12. I replace the ALICE clips with a heavy duty “velcro”. Seems to work well and allows easy readjustment of pouches if needed. I have not lost a pouch using this. Prior to this I used zip-ties, which work very well and before that 550 cord. The ALICE clips tend to come loose and can also dig into you .

    Cruachan!
    Highlander

  13. Sorry JM, I put that in the wrong spot somehow.

  14. Will beat me to it, but from what I’ve seen the “Hellcat” pack is the way to go…

    The original thread: http://www.survivalistboards.com/showthread.php?t=47472&page=2 – scroll down to post #28…

    A GREAT tutorial: http://libertytreeblogs.blogspot.com/2011/04/building-hellcat-hybrid-ruck-from-us.html

    Best of all, for those inclined to just plunk down some cash, go here and buy it already assembled: http://tonystactical.com/index.php?main_page=product_info&products_id=3

    Add a 1606 or 1609 frame from DEI and you’ve got something that should beat damn near anything you can buy at any price. — see http://downeastinc.com/cgi-bin/online/storepro.php

    I can’t speak from experience on any of this – my crippled ass isn’t going to be huffing a pack, it’ll be strapped to the bike or ATV if it even goes that far…

    G*D knows I wish it wasn’t so, but… There it is…

    Still – hope this helps someone…

    • Not to worry, it works. I’ve humped mine over much of Colorado and New Mexico including to the top of Wheeler Peak-twice. Honestly I haven’t tried a Kifaru or a Eberlestock but I am very happy with my little modified Alice.

      I haven’t tried a Down East frame yet but one mod I did do to my frame was to drill out all the rivets and replace them with nuts and bolts (loc tited) as I have heard they tend to let go.

      I have several of these packs in each size, I bought most of them at garage sales, gunshows and flea markets for a few bucks. I bought the MOLLE bits to finish them off Ebay. I doubt I have as much in all of my packs combined as I would have in a single high end pack.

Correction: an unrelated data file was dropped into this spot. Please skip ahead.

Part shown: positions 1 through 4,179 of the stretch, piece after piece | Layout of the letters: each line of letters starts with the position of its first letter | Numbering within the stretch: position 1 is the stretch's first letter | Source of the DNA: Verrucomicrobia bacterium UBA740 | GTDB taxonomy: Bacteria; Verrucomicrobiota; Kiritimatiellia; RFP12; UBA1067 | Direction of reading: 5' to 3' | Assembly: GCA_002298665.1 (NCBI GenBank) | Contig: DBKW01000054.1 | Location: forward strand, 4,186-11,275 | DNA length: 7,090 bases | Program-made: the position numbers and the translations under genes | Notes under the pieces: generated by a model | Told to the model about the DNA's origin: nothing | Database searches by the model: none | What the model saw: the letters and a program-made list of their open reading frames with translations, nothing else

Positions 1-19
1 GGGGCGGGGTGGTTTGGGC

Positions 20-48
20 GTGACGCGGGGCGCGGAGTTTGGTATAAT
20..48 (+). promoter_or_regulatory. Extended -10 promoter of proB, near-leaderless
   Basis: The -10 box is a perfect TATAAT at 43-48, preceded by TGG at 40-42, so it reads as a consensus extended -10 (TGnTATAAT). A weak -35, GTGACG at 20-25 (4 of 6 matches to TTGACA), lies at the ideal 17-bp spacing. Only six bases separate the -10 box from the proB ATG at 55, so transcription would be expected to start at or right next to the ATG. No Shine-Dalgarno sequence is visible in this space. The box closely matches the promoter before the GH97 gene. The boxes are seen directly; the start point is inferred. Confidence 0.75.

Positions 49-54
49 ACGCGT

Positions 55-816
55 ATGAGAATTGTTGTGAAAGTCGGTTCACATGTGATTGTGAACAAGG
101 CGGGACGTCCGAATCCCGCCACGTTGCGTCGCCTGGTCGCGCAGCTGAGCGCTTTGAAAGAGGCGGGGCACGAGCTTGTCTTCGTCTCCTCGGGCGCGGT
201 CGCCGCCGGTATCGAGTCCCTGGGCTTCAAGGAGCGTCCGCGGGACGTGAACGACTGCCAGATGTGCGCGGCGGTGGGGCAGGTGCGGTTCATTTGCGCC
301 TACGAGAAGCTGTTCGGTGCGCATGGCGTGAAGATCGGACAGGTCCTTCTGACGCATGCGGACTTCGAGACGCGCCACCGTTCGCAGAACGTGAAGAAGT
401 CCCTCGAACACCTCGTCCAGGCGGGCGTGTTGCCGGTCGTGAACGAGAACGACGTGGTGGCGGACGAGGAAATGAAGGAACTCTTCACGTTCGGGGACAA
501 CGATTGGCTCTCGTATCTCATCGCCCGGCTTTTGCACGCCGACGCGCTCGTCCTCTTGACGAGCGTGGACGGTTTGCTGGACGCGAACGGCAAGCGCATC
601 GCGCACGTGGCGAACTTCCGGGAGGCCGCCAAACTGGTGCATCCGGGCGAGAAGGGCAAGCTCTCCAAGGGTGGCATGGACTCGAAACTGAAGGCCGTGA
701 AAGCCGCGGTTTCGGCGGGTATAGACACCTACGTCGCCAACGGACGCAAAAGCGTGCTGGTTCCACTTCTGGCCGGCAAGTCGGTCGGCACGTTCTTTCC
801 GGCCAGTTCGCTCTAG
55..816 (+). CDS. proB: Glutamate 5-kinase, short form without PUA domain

15. Prairie Fire

    Earlier comments about keeping the front of the harness clear in front of hipbones, are spot on. Putting mag pouches that far back will necessitate using hangers (either what came with the M1956 mag pouches, or what comes with its improvement.) Idea is that as weight is taken from the front of the belt and moved aft, you need to grab on to the front of the suspenders at their various tie-in points and support the weight of the mag pouches in some way. Otherwise, clearing the front of the belt for prone use will just load up the back of the harness. A person needs to tie in those side-mounted mag pouches to the front of the rig, do what is necessary to accomplish this.

    If I was into putting together an Alice rig at this late date, I would be looking online for the old M1956 H harness in the tall length. They are becoming fewer in that tall length… and the regular length was made for short people, for those less than 68″ height.

  16. I was in the Army during the transition from the LBE to the LBV (Load Bearing Vest) and ETS’d before MOLLE became the standard issue. Because most of my time was spent with the LBE I am most comfortable with it vs. newer vest-type systems but of course, YMMV.

    Mine was set up with the buttpack and a canteen tight on either side of it while the two mag pouches were tight against those. My compass was carried in a 1st aid bandage pouch directly in front of my right side mag pouch. This setup left plenty of open space on the front of the belt so I could comfortably lie in the prone. My 1st aid bandage was carried in it’s pouch on the left shoulder loop.

    After transitioning to the LBV I never quite got used to it. It was more like an extra layer of clothing than an efficient way to carry magazines and I longed for the old familiar “battle rattle”. Nowadays I have no idea what our guys are using but if I had to set up something for the coming times I would follow the advice previously given to “use what works for you” and recreate my old LBE setup. Thanks for the article.